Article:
What is Roll Forming-A History of Then and Now

What is Roll Forming-A History of Then and Now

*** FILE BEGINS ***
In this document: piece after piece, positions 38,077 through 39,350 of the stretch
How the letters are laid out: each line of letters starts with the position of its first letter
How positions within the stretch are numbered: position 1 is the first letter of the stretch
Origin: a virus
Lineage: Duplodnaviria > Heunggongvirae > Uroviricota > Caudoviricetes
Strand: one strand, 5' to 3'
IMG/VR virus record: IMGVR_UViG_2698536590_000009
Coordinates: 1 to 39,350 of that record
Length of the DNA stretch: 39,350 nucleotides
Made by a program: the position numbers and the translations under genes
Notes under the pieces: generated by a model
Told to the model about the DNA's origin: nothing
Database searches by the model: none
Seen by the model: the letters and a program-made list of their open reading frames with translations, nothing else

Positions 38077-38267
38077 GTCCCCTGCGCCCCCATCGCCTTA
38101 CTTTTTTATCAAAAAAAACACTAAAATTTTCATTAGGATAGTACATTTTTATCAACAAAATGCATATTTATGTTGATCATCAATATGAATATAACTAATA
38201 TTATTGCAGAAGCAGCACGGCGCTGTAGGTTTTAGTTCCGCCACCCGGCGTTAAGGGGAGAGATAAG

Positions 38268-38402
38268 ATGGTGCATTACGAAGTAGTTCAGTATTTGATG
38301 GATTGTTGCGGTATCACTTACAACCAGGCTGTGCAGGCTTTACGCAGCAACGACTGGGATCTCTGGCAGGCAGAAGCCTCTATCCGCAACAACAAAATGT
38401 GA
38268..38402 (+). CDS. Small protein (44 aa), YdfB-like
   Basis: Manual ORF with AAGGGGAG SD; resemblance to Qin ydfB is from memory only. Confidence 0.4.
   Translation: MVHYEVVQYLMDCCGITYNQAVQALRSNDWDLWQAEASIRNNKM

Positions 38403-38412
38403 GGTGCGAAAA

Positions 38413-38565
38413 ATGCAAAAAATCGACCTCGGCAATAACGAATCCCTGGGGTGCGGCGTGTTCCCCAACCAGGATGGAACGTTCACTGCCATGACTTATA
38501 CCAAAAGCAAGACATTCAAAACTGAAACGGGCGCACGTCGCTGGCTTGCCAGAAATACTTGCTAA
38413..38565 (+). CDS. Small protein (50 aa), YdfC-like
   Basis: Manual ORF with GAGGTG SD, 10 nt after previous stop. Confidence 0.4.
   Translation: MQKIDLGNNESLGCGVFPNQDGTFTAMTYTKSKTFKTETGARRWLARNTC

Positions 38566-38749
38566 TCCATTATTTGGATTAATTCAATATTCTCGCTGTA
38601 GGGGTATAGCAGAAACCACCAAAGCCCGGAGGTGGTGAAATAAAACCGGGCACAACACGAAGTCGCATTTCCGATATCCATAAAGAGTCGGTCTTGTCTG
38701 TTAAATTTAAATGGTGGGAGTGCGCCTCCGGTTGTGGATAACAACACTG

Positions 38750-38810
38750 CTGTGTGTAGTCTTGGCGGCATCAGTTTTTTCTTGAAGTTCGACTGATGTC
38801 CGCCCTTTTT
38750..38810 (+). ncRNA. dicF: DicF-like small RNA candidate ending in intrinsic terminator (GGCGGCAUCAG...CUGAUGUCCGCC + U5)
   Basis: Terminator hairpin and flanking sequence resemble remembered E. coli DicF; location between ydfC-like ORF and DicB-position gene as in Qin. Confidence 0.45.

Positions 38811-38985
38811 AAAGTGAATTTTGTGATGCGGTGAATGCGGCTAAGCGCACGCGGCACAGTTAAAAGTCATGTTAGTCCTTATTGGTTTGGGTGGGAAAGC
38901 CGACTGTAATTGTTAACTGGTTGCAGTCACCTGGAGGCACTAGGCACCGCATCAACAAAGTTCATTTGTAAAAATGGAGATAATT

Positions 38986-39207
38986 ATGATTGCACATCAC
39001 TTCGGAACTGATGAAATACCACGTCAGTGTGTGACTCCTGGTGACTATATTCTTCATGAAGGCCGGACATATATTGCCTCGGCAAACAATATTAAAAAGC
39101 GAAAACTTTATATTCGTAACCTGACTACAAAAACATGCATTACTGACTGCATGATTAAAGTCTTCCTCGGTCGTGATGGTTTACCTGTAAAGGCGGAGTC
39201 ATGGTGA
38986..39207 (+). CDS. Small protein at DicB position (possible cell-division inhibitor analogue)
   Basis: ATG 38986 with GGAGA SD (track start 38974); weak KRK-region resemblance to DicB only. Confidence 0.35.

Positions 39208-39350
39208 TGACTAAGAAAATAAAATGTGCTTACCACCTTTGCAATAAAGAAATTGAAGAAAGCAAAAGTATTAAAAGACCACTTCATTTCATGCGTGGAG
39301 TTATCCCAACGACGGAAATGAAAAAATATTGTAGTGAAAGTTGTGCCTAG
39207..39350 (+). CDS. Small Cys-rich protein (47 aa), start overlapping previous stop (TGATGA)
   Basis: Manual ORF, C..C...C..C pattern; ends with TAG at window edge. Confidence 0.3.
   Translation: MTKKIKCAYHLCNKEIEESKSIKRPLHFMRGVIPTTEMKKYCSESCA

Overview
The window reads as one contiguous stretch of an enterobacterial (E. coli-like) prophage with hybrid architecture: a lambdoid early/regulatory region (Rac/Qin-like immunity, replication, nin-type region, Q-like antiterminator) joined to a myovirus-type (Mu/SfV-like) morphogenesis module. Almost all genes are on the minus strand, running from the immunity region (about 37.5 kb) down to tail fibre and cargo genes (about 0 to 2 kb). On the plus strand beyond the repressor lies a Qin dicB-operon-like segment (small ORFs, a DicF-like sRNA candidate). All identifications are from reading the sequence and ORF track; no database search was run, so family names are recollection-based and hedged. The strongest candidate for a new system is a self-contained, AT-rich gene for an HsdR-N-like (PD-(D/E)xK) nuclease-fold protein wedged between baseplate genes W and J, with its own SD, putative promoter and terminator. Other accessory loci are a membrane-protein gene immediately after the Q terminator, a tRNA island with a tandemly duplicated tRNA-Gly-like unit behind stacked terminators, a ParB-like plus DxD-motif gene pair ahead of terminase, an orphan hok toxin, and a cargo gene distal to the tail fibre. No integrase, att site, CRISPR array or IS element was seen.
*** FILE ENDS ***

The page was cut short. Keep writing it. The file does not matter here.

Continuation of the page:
Roll forming is the preferred method for most manufacturing companies to create different parts. This is because it is one of the simplest ways to manufacture different parts in large quantities as fast as possible.  But what is it exactly? In this article, you will learn everything you need to know about roll forming, a history of then and now. What is Roll Forming? In order to understand roll forming, you first need to know what rolling is. Rolling is a process of metal forming. In this process, metal stock is passed through one or more pairs of rolls to reduce its thickness. It also ensures that the thickness is uniform. With that being said, roll forming is a type of rolling. It involves the continuous bending of a long strip of sheet metal into the desired cross-section. The strip passes through sets of rolls mounted on consecutive stands. Each set performs an incremental part of the bend until the desired look is obtained. This form of rolling is ideal for producing constant-profile parts with long lengths and in large quantities. When Did Roll Forming Begin Roll forming began as early as 600 BCE in the Middle East and South Asia. There, they used the basics of what we know today as a rolling mill. However, more streamlined mills, closer to what we use today, were created across Europe and Britain. The design for these came from drawings done by Leonardo da Vinci. Slitting mills were created first. Slitting mills passed flat bars between rolls to form a plate of iron, which was then passed between grooved rolls to...